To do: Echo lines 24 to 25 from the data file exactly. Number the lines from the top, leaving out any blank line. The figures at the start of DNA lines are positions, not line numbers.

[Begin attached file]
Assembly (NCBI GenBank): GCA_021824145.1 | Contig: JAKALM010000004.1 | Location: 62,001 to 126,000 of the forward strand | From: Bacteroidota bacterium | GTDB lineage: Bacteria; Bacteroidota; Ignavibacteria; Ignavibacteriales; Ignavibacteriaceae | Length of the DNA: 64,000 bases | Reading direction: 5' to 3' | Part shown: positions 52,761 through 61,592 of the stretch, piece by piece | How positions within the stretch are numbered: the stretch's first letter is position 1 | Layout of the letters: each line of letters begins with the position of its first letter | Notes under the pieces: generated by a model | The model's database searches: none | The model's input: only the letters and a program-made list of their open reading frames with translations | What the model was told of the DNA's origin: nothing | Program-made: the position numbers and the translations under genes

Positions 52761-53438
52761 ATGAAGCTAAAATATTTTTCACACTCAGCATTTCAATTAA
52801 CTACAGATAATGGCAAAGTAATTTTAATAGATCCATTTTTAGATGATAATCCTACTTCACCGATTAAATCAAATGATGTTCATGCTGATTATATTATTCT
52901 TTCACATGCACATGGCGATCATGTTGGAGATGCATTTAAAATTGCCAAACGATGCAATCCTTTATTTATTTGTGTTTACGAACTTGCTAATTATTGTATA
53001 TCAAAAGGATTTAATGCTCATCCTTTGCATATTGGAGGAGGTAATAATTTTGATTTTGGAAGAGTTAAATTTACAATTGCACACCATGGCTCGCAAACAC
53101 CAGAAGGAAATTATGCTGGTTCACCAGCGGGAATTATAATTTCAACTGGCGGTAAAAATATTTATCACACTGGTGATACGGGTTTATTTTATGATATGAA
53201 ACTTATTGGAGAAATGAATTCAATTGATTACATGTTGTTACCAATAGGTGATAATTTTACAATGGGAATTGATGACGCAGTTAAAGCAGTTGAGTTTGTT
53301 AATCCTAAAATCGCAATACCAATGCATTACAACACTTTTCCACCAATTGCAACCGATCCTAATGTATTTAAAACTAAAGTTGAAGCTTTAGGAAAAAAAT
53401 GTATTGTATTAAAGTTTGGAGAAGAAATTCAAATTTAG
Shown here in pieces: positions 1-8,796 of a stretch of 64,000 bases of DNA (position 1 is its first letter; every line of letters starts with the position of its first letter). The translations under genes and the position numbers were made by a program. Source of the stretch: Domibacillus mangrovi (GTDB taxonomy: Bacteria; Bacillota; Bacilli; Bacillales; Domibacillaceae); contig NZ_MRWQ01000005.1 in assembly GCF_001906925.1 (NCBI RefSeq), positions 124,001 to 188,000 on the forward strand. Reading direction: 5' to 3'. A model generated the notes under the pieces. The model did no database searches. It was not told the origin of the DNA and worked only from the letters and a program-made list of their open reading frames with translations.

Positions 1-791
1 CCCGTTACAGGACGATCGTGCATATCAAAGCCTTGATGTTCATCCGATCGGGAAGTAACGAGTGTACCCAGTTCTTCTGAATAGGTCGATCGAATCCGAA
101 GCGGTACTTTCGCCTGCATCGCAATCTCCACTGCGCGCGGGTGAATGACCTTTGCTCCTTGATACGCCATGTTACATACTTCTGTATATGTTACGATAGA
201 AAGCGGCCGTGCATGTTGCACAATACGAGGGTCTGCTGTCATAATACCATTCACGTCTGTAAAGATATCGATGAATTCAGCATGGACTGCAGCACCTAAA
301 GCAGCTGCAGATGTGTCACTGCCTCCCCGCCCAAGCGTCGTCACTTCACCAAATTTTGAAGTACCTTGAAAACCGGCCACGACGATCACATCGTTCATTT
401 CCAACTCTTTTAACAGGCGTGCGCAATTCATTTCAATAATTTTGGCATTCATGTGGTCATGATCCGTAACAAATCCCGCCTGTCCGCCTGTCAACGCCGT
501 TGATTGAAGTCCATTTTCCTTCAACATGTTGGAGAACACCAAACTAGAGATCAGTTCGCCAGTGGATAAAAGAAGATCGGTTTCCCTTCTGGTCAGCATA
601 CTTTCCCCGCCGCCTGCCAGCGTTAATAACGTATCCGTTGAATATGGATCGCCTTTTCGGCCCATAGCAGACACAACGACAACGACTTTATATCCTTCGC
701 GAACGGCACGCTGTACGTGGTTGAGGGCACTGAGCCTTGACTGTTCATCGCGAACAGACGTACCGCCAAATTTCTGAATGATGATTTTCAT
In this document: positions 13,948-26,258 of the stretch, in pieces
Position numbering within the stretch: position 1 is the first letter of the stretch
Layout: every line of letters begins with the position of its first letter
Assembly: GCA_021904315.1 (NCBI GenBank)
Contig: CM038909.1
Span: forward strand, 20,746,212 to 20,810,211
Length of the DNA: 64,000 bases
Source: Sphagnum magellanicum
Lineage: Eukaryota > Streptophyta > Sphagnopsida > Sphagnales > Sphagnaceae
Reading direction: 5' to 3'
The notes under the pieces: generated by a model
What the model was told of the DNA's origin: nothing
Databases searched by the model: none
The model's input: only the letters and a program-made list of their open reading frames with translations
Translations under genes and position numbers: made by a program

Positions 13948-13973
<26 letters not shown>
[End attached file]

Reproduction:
Assembly: GCA_021904315.1 (NCBI GenBank)
Contig: CM038909.1